Overfishing and other factors affecting the health and productivity of the ocean have certainly impacted on the interface between fisheries/fishing and culture. The village of my youth used to annually anticipate the seasons for when shoals of daniva (small fish like the sardine) or sara (smaller and similar to the daniva) would invade our shores. These shoals of small fishes would attract bigger fishes like the saqa (trevally) that would chase their smaller prey towards the shores (katia) leading them to commit suicide by jumping onto the dry beach. Oftentimes, the chasing bigger fishes miscalculated their whereabouts and they ended up flapping on the dry beach themselves.
The villagers would come along with their various containers and collect their free harvests. Such an occasion would create a glut and the villagers would employ a range of fish preservation techniques to cope with the situation, including drying in the sun or over charcoals. These annual affairs were marked with celebrations and merry-making.
The village of my youth, depicted above, resembles closely what the economists used to refer to as ‘subsistence affluence’. E. K Fisk coined that phrase in 1970. In his book: “The Political Economy of Independent Fiji,” 1970, he said, inter alia, “….traditional subsistence farming provides an abundance of good traditional foods, adequate shelter, and the means for gracious traditional entertainment, at the cost of two to three days work a week.” However, given the rural transformation that has taken place since then, the new crop of economists have been highlighting the transformation from subsistence to semi-subsistence and that the concept of affluence has lost its traditional aura due to increased monetization of the rural sector and even at the village levels, and its adverse impact on the cohesion of the traditional community. Some of them have declared the end of subsistence affluence.
This article has skirted and re-affirmed the same issue. It could thus declare here and now ‘The Death of Subsistence Affluence.’ It raises the question however of what is to replace it. Given the increased monetization, the rise of commercial activities in the village, the increased employment opportunities at the nearby Kokomo Hotel Resort, there is increasing evidence of a growing, of what I may term, as a Rural Village Economy. What it may evolve to clearly will be a reconfiguration of village lifestyle. It is critical however, to manage it as best as possible.
6 Comments Add yours
Excellent analysis. My opinion, controversial to older kin and to my fellow villagers you succinctly describe as “romantics” are exactly the same. The opinion is that the village structure (tutu vakavanua) was an organisational structure relevant and ideal for the survival of the former social anf economic environment our ancestors found themselves in. Batis (warriors) to defend the village/district, betes (priests) to communicate with three sacred gods (vus), heralds as conduits of communication and so on. We as the i-Taukei need to review this organization structure to make it relevant to the current challenges we face socially and economically. We no longer need batis as communal security is now a state responsibility, these fellows need to be assigned a new responsibility. JDs of betes have now been taken over by the Church reps, the more cheaper forms of communication now could reduce or eliminate the need for the heralds. What we should be thinking of is assigning a Financial Adviser, a Marine Resources Manager, an Agricultural Manager, an Education Committed, a Development Committe, all from within the village or district so that they have a vested intetest of seeing plans through. We need a new communication protocol, we need to review current traditional practices and procedures for relevancy. Gone are the days of traditional warfare and resettlement where the former social structure was required. We now live an age of economic warfare where money is the medium of exchange. The more of that medium a group has, the more powerful (economically) it will become as it will find it easier to implement their plans and realise dreams. However, for change to happen, acceptance of the realities need to occur. Unless we step out of our comfort zone, we cannot grow. I suspect though that the tide of romantics may just bury this challenge in the sand. As saying goes, “Life is like a wild tiger. You either lay down and let it walk all over you or you jump on it and ride it.” Unfortunately, we may yet see paw marks only on our kins should this ignorance continue.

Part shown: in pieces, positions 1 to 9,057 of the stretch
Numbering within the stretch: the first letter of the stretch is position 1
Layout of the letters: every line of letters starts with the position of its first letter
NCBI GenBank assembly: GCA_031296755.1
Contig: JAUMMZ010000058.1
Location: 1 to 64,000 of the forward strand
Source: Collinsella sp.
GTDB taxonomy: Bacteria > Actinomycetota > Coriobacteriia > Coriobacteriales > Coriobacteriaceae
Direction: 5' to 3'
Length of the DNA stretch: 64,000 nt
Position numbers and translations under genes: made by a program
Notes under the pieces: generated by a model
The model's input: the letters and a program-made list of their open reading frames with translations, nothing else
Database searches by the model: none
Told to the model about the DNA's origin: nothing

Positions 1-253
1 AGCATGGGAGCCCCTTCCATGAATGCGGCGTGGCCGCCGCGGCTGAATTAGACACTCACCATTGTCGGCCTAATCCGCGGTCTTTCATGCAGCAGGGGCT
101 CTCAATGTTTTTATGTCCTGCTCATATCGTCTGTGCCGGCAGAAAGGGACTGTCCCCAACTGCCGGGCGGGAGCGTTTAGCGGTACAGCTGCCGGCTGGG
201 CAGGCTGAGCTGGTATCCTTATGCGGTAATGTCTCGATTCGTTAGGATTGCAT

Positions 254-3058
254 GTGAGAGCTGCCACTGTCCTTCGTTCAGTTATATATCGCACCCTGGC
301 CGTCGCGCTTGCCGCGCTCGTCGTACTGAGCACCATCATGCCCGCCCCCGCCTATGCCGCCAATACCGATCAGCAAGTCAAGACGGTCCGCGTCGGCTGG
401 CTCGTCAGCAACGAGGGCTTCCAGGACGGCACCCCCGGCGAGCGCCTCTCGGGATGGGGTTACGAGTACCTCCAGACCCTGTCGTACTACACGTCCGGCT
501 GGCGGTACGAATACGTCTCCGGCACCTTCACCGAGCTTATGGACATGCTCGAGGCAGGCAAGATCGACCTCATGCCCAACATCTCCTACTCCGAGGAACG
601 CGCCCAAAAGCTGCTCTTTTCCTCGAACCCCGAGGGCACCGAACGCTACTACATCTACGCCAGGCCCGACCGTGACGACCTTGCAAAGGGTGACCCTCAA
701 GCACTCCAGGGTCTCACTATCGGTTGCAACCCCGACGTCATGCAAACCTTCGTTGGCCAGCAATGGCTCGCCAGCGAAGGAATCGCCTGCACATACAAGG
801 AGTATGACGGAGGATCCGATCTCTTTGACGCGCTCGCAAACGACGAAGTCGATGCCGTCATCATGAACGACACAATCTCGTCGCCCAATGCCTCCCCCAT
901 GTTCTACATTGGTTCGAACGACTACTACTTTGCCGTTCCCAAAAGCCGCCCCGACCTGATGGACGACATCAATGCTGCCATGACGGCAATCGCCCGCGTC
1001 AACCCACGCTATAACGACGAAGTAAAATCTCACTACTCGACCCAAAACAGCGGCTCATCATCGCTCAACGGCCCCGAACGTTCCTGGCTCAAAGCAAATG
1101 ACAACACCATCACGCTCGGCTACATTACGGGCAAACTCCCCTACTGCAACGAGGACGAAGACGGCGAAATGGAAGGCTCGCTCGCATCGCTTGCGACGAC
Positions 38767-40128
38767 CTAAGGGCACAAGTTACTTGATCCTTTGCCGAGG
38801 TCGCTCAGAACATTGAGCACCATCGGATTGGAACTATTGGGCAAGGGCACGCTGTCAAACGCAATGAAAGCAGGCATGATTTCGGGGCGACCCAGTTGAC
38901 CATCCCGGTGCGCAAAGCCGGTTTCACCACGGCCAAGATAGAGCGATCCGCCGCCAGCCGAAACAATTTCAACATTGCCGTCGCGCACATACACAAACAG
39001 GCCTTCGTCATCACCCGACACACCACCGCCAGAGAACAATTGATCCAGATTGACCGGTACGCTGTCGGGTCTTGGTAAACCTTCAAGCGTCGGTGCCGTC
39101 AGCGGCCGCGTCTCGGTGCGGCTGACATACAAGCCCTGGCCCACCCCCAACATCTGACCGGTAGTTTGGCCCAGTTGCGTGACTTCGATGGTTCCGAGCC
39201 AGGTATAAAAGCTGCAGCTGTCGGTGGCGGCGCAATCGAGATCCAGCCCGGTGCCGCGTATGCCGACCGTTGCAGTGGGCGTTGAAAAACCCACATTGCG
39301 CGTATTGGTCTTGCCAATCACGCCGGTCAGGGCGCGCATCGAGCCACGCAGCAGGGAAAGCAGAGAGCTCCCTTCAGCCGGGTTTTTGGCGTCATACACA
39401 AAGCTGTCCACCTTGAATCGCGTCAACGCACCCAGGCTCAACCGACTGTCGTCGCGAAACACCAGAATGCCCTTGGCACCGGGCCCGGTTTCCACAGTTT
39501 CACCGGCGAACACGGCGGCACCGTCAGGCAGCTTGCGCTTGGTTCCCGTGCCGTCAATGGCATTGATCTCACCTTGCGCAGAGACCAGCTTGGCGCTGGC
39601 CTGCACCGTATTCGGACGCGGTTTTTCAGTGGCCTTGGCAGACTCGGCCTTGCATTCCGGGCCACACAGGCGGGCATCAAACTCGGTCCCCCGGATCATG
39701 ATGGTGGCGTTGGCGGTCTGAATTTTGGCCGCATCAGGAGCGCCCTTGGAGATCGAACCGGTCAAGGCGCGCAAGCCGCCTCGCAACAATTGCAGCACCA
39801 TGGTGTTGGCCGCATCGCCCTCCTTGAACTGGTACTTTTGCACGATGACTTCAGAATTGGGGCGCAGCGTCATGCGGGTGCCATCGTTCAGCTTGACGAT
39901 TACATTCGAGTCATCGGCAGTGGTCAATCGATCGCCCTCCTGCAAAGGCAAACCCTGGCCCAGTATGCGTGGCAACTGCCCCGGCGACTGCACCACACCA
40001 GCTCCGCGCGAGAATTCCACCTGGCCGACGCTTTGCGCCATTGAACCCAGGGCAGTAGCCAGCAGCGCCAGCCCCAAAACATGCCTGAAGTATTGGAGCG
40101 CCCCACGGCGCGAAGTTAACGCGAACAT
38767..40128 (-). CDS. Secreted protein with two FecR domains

Your opinion is equally excellent. The way forward for us is clear. We have to change mindsets – from being romantics to being realists/pragmatists. We have to re-adjust traditional roles to effectively meet modern demands, as you have proposed. We have to get used to modern organizational structures, e.g. having development committees to formally plan and manage developments in the village/community. Membership of committees to comprise interest groups (stakeholders) in the village, new skills and expertise (including IT); some of these you have proposed.
Some of the skills to be incorporated in these committees could include new modern roles for the tutu vakavanua, e.g. getting the Bati to support and defend the development policies of the village, or getting the Gonedau to monitor and evaluate Marine Protected Areas, for example, and getting the Mataisau to teach young people the art of building etc.
A number of traditional communities are beginning to go down this road to development. Some are successful, some are not. Today, we read about the successful development in Nayarabale Village in Cakaudrove. This is encouraging. It can be assumed that perhaps some communities have not opted for the whole gamut of changes that we are envisaging here. They may have opted for only some of the changes.
My own village proceeded down this development road years ago, but have been challenged by a number of constraints that I have listed hereunder as possible lessons to note, viz:
i. Strong, firm and enlightened traditional leadership is essential, especially at the apex of the development committee and at other strategic levels below;
ii. Regular monitoring and evaluation to help an informed management team;
iii. Non-resident villagers bring in new skills and competences and they need to be fully incorporated as active members of development committees instead of being regarded as interventionists;
iv. Improved management of time to allow proper implementation of other communal responsibilities;
v. Strategic use of villagers who are regular employees in nearby hotels, for instance, but are residents in the village;
vi. Proper prioritization of duties and responsibilities;
vii. Need for an effective communication strategy;
viii. Reduce excessive yaqona drinking;
ix. Provide more space for youth and women interventions; and
x. If the whole-of-village approach does not work, it may be strategic to work with a smaller group, Mataqali, for instance, and work one’s way upward.